IPA: 

ipratropium/albuterol

LAMA: 

long-acting muscarinic antagonist

LABA: 

long-acting β2-agonist

6MWT: 

6-minute walk test

mMRC: 

modified Medical Research Council scale

NHS: 

National Health Services

QALYs: 

quality-adjusted life years

SGRQ-C: 

St George’s Respiratory Questionnaire for COPD

TORCH: 

Towards a Revolution in COPD Health

UMEC/VI: 

umeclidinium bromide and vilanterol combination

UPLIFT: 

Understanding Potential Long-term Impacts on Function with Tiotropium

Declarations

Authors’ contributions

YSP made substantial contributions to conception and design, data analysis and interpretation, manuscript/article preparation, manuscript/article revision in terms of important intellectual content, fund acquisition, data collection, and general supervision of the research group. AI made substantial contributions to conception and design, data acquisition, data analysis and interpretation, manuscript/article preparation, manuscript/article revision in terms of important intellectual content, fund acquisition, data collection, and general supervision of the research group. GR made substantial contributions to conception and design, data analysis and interpretation, manuscript/article revision in terms of important intellectual content, fund acquisition, data collection, and general supervision of the research group. MOL made substantial contributions to conception, design and interpretation, has contributed towards manuscript/article preparation, manuscript/article revision in terms of important intellectual content, fund acquisition, data collection, and general supervision of the research group.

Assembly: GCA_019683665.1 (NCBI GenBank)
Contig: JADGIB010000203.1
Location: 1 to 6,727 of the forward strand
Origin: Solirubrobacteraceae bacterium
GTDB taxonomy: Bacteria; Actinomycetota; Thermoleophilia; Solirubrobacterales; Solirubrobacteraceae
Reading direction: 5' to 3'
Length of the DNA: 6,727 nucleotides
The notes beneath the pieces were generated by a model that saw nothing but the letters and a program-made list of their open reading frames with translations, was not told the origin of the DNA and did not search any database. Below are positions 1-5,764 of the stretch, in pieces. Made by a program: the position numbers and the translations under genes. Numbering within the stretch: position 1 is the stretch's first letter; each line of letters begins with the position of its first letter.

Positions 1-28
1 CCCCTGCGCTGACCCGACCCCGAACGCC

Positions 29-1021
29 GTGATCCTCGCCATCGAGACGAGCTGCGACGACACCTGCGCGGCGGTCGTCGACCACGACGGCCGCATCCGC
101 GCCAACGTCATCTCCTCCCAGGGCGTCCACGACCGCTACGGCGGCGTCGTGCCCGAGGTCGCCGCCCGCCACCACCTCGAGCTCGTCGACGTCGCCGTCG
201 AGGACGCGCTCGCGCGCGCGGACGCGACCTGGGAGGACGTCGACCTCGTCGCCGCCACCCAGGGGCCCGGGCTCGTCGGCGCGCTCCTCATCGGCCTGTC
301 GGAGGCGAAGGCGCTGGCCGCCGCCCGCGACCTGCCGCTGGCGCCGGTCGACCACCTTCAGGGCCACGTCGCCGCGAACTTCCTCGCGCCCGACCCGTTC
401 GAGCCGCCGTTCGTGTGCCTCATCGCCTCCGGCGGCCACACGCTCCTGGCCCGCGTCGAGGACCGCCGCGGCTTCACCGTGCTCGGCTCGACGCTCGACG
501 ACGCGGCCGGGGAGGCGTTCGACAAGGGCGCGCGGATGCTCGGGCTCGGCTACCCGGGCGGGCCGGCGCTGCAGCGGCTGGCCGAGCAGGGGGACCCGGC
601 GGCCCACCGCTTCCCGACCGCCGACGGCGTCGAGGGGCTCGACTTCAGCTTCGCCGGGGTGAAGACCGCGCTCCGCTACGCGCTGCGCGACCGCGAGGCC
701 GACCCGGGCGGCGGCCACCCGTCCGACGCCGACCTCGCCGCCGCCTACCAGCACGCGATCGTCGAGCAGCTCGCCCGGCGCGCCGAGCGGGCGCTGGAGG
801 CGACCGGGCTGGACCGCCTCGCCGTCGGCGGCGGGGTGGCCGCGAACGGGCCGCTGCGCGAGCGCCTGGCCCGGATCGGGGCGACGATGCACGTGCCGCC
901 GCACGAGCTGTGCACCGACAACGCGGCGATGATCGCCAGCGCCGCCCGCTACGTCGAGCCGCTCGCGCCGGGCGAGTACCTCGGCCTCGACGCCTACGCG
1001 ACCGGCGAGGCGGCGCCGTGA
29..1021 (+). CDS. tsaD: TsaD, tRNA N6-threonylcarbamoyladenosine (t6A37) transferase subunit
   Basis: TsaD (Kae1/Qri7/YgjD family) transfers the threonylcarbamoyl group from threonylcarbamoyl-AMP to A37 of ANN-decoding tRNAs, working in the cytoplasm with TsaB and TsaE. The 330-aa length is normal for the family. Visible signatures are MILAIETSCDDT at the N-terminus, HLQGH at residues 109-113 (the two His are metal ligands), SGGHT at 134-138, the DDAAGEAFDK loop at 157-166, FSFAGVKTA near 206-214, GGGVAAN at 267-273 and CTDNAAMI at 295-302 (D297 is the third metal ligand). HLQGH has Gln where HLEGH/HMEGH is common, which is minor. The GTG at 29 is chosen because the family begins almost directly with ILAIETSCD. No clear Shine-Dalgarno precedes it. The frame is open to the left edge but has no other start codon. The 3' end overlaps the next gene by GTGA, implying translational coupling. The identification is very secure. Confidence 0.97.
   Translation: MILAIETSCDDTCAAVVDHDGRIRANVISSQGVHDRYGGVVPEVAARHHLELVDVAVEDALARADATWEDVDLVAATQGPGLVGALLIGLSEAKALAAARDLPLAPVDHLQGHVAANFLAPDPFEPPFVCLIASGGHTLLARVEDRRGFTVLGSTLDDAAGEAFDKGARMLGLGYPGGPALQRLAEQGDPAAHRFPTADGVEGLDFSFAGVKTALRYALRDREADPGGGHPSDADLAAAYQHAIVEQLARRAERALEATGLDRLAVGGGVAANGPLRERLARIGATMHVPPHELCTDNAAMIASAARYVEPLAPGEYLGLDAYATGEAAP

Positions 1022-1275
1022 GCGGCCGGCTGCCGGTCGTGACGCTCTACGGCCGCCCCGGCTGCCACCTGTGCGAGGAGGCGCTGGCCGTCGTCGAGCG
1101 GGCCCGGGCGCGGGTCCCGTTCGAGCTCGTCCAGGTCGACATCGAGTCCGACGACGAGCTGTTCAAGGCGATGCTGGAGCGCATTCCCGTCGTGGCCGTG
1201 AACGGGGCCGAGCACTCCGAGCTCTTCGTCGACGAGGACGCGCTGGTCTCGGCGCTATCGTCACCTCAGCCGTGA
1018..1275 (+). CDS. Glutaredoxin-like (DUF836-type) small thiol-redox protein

Acknowledgements

This study was funded by GlaxoSmithKline. All listed authors met the criteria for authorship set forth by the International Committee for Medical Journal Editors. Editorial support, in the form of development, assembling tables and figures, collating author comments, copyediting, fact checking and referencing was provided by Dr. Annirudha Chillar of Cactus Communications Inc. and funded by GlaxoSmithKline. Graeme Roberts and Martin O’Leary are former employees of Double Helix Consulting.

Financial support

Funding for this study was provided by GlaxoSmithKline.

Competing interests

YSP and AI are employees of GlaxoSmithKline and hold stocks in GlaxoSmithKline. MOL received project funding from GSK for this study and holds stocks at GSK. GR received project funding from GSK to develop model and conduct analyses.

Open AccessThis article is distributed under the terms of the Creative Commons Attribution 4.0 International License (http://creativecommons.org/licenses/by/4.0/), which permits unrestricted use, distribution, and reproduction in any medium, provided you give appropriate credit to the original author(s) and the source, provide a link to the Creative Commons license, and indicate if changes were made. The Creative Commons Public Domain Dedication waiver (http://creativecommons.org/publicdomain/zero/1.0/) applies to the data made available in this article, unless otherwise stated.

Authors’ Affiliations

(1)
Value Evidence and Outcomes, GlaxoSmithKline R&D
(2)
Double Helix Consulting
(3)
Value Evidence and Outcomes, GlaxoSmithKline R&D, RTP
(4)
Clinical Epidemiology and Biostatistics, McMaster University